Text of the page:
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A letter to sports moms

A letter to sports moms

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There is a reason why during the NFL and NBA draft, a lot of the times the first thing the athletes do after hearing their name called is hug their moms.

Moms play a huge role in the lives of young athletes. Whether it is putting a band aid on their cuts, providing comfort in rough times, driving them to practices or just simply being there in the stands, moms help young athletes in so many different and even unique ways.

Growing up, my mom was invaluable to my athletic experience. She was mostly a stay-at-home mom and helped my sister and I get to and from our events and getting us ready.

I played four sports in high school and my sister was an All-State gymnast and played three sports, so the amount of time we spent on athletic fields and at events was equivalent to a parent’s nightmare.

Sports moms sit in the stands and watch their kids either succeed or fail, and the latter is something that can be tough to watch. Nevertheless, they do it and support their kids through the highs and the lows.

I was a particularly average athlete, so for my mom to watch me place sixth at every track meet or strike out with the bases loaded on multiple occasions meant the world to me. I remember one specific circumstance where in a weekend travel baseball tournament, I went 0-for-16 from the plate.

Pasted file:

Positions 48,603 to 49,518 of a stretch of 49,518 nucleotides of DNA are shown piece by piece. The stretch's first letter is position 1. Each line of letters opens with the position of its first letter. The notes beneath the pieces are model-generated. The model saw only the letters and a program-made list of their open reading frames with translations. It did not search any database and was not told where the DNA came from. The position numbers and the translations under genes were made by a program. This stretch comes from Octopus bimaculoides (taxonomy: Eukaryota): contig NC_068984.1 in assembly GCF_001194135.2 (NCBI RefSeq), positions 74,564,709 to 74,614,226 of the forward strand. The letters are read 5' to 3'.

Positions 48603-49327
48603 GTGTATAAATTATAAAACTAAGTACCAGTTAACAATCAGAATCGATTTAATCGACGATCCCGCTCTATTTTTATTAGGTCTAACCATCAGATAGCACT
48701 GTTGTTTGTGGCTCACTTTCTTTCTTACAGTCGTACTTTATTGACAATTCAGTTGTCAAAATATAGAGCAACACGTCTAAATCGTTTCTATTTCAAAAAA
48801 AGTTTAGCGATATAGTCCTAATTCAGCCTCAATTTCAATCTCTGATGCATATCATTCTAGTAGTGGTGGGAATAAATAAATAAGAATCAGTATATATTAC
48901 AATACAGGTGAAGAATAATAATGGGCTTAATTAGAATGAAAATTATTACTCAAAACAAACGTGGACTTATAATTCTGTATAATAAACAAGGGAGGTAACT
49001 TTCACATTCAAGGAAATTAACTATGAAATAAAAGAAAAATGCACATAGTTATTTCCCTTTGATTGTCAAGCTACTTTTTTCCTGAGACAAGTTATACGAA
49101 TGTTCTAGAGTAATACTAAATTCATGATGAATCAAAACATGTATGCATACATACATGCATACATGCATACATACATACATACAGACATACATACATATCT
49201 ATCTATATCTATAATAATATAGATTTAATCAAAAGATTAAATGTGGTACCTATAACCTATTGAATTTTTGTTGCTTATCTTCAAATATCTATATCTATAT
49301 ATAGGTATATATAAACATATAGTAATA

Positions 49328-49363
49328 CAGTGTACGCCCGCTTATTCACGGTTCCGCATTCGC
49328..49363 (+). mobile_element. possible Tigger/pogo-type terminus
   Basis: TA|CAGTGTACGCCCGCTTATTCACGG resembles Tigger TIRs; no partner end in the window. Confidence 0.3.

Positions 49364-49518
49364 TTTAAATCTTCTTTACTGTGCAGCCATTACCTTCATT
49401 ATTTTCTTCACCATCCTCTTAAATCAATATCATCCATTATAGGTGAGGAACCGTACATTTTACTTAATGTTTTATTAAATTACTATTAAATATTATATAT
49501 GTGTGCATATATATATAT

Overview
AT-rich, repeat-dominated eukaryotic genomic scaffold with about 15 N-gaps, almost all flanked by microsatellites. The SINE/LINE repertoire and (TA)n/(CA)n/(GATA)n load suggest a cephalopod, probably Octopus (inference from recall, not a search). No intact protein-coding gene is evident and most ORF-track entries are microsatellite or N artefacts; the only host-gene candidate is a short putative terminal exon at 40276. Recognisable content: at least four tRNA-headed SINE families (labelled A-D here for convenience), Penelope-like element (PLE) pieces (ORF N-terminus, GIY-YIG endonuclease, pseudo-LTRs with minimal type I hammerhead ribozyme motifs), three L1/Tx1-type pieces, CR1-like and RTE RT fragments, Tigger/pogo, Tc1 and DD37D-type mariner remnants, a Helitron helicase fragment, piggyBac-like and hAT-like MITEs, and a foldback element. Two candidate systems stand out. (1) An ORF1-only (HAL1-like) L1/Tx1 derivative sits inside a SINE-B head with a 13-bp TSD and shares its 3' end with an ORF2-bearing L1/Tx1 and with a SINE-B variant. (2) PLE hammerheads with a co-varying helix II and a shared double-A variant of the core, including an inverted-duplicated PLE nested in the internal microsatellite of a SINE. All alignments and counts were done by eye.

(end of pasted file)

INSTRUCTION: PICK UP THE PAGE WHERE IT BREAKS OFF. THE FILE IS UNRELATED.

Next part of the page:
And my mom was there for every swing and a miss.

Moms can sometimes make the strongest impressions on us when they are not here anymore.

Dallas Braden famously threw a perfect game for the Oakland Athletics on Mother’s Day in 2010. Braden lost his mother when he was a senior in high school after her battle with cancer.

Suffice to say, after he threw the final pitch of the perfect game there was not a dry eye on the field.

I grew up in Maryland and played travel baseball. We would travel to Delaware, Pennsylvania, West Virginia, and all over the East Coast every single weekend.

I have to imagine there were times my mom would have loved to relax and take the weekend to chill out, but she never said anything negative and traveled to almost every tournament.

If she was not there, she was traveling to gymnastics meets with my sister.

One of the things that is truly amazing about moms and parents in general, is the lack of appreciation they get sometimes.

If I could travel back in time, the one thing I would do more is simply take a second and say “Thank you” to my mom and my dad for all they did for me in my athletic career. But since this is Mother’s Day, I am specifically thanking my mom.

I remember watching the 2019 NBA finals at a friend’s house and after the Raptors wrapped up the series and hoisted the coveted Larry O’Brien trophy, they showed a video of Kawhi Leonard hugging his mom. My friend then said something that has resonated with me ever since — “It doesn’t feel real until you hug your mom.”

This is something I have found to be incredibly true. Whether it is good or bad, nothing beats hugging your mom.

So, to all the moms out there that spend all their free time at a diamond, court, course, or field, thank you. It means the world to your kids, even if they don’t show it.

And to all the young athletes in any sport, thank your mom. They will appreciate it more than you know.

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